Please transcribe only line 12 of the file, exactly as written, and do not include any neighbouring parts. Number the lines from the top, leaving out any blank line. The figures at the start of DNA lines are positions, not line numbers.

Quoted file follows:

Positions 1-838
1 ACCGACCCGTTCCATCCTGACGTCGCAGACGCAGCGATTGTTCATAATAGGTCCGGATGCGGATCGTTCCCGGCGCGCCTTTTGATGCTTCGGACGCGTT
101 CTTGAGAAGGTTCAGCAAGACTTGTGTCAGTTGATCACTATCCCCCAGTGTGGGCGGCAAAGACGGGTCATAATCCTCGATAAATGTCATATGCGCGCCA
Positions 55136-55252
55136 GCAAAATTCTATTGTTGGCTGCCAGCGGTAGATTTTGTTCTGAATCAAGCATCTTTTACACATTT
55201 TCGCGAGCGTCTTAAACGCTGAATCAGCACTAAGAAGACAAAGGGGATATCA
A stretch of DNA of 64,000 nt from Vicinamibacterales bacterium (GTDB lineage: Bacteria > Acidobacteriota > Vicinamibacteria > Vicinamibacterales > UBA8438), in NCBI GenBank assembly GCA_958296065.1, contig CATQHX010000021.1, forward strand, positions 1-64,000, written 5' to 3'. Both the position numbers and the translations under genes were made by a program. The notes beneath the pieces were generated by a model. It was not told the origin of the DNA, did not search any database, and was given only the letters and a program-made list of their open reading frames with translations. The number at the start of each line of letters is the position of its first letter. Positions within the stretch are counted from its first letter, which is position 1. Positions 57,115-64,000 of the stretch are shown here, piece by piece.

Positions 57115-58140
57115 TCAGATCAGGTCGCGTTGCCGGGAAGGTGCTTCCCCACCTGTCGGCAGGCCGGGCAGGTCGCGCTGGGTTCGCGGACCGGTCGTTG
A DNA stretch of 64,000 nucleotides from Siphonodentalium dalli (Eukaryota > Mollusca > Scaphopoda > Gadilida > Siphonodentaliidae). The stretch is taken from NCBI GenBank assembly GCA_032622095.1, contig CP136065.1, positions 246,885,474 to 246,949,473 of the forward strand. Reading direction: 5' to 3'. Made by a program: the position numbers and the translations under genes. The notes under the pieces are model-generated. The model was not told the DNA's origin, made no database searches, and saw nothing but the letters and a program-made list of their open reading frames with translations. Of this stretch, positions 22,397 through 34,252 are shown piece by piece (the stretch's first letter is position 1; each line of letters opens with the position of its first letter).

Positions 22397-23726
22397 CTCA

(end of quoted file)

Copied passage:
22397 CTCA